Review #3: Sensitive by Allayne L. Webster Published by University of Queensland Press
“Stories transcend time and space, continents and hearts.”
You’re right, Allayne, they do, and few authors make that journey as well as you.
Allayne Webster has written novels that take us into the heart of a homeless boy in Paris or the fears of a young child in Bosnia but with Sensitive she takes us across a divide even greater than that of poverty or war: the chasm that separates the abled from the disabled.
Samantha, or SJ as she insists on being called, is thirteen, new to town and determined to reinvent herself. She’s self-conscious, impatient with her mother, sarcastic, loving and one of the most accurate portrayals of a teenage girl I have read. In the course of the book she moves to a new town, attempts to reinvent herself, makes friends, has a reciprocated—if complicated—crush on a cute boy and realises that her mother—annoying though she is—does love her.
She also spends months on an exclusion diet, suffers an uncontrollable weight gain and nearly dies—twice—from allergies and chronic eczema. The details od SJ’s condition are woven into the story naturally, always told from the young girl’s perspective so that facts like the effect of steroids, the difficulties of not itching, the dangers of septicaemia all enter our consciousness something we have lived, not just learnt. We may not really know what SJ faces but when we finish this book, but we are starting to get an idea.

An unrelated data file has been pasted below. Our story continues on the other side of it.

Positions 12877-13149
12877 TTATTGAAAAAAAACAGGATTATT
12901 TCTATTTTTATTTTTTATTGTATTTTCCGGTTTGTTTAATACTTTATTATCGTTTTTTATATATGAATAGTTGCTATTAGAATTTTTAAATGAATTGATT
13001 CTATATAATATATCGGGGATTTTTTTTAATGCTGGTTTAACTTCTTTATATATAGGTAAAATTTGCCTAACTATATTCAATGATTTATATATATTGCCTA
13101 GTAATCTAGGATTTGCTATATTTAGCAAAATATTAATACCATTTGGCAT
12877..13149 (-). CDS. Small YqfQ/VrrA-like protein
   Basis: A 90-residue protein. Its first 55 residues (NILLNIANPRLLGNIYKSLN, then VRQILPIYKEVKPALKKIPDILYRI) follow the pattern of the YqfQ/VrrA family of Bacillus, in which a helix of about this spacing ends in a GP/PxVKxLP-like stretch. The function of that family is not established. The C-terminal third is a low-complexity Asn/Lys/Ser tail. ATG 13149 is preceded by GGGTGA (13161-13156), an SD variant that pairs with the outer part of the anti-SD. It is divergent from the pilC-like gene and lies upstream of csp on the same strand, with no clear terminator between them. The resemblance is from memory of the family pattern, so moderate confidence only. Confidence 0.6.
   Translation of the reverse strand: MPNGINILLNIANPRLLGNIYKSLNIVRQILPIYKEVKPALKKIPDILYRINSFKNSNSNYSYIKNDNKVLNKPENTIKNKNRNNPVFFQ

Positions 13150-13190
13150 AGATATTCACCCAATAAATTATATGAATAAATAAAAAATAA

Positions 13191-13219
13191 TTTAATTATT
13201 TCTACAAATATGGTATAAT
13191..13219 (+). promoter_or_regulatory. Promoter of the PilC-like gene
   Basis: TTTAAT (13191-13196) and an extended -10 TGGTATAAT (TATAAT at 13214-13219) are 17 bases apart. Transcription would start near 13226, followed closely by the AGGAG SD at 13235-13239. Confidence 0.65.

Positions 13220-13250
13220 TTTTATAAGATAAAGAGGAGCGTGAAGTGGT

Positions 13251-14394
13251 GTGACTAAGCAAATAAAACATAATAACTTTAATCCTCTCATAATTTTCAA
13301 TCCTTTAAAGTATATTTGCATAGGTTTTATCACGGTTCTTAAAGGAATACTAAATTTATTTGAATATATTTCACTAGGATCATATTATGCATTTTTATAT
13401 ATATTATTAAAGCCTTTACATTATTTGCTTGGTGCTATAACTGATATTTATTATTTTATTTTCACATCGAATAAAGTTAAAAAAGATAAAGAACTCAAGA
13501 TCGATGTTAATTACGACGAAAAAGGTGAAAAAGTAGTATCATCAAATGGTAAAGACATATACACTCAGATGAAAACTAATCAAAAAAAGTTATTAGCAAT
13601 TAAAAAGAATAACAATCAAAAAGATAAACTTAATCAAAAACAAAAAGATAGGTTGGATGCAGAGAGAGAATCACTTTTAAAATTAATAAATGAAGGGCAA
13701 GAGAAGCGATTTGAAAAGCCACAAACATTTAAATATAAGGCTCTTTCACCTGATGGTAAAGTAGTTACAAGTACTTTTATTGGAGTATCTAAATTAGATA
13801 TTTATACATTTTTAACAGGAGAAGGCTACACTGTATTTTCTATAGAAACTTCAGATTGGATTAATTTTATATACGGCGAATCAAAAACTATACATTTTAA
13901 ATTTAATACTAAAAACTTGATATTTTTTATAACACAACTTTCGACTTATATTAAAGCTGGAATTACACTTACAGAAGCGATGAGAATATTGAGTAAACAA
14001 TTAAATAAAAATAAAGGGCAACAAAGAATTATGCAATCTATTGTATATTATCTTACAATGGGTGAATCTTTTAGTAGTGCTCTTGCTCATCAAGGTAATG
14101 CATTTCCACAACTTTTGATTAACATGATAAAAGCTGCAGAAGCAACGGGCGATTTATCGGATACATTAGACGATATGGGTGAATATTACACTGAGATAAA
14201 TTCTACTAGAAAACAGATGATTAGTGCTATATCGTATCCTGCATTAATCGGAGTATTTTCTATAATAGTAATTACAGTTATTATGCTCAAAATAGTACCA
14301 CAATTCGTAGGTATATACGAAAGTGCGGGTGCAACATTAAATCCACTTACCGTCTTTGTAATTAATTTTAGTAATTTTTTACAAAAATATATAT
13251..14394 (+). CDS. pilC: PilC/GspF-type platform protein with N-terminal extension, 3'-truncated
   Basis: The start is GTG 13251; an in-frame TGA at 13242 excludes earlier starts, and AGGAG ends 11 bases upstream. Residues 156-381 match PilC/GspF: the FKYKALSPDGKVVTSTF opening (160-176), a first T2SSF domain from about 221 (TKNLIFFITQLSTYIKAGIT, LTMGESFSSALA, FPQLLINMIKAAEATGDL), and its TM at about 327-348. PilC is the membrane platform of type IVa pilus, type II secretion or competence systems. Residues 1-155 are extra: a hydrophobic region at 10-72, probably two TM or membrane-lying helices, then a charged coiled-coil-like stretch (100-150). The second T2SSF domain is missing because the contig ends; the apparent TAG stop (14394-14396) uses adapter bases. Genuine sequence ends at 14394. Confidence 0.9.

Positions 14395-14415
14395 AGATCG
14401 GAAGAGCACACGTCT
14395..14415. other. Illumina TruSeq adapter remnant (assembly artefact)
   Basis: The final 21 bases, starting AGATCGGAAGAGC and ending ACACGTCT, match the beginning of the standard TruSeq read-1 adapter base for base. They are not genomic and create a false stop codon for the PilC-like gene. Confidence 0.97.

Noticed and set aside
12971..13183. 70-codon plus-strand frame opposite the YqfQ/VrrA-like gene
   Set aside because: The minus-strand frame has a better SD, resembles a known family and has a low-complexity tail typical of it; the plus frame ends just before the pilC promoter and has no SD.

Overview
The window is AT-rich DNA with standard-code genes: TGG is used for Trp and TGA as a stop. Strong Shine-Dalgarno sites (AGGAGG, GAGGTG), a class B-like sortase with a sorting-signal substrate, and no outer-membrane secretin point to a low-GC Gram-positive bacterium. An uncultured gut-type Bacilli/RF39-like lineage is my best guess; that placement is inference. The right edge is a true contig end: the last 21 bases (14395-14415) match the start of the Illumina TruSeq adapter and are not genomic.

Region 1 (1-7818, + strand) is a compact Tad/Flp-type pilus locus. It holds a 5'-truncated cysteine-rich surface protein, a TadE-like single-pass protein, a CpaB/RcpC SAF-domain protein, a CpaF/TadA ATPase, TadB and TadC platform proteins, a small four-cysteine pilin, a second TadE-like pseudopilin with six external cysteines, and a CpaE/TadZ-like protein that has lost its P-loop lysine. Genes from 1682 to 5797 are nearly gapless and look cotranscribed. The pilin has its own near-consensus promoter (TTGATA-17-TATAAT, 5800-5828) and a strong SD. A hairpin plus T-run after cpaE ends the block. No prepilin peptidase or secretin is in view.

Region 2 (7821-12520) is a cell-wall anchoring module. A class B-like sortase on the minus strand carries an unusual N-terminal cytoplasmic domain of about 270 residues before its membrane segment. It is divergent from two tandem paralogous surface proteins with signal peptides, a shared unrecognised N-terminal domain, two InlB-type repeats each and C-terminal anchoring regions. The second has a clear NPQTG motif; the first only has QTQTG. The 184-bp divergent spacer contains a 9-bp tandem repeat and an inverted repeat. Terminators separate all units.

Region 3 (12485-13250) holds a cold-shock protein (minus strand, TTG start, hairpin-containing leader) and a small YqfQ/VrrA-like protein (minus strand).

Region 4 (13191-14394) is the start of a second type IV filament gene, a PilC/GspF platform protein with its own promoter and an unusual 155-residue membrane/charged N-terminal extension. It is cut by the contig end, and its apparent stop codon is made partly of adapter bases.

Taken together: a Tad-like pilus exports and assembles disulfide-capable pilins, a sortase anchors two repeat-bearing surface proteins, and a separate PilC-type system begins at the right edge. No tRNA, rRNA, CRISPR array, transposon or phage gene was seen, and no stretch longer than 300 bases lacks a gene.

Yet it was Webster’s inclusion of the non-medical problems that made the biggest impact on me. I live with a completely different type of disability, but I too have had the experience of not being able to do anything without planning it first. SJ’s complaint that she can’t buy a dress for herself but must think of what parts of her eczema it will cover is an explanation of one of the hardest parts of being disabled. SJ is trapped by her eczema and in the daily effort of SJ’s ordinary life Webster shows us how privileged we are when we are ‘normal.’
Another part of the story that resonated with me was the strangers asking SJ if she’s tried this cream or that food, of the constant attempts to fix the problem. It would have been easy to find a cure but Webster’s story doesn’t take the Hollywood way out. Instead of a magic cure, SJ finds a voice. A voice that, like her creator, she will use to tell us the truth.
This a beautiful book about a difficult problem. For those living with a disability it offers understanding, to those who are ‘normal’ it offers illumination, and to all of us it delivers a story to touch your heart.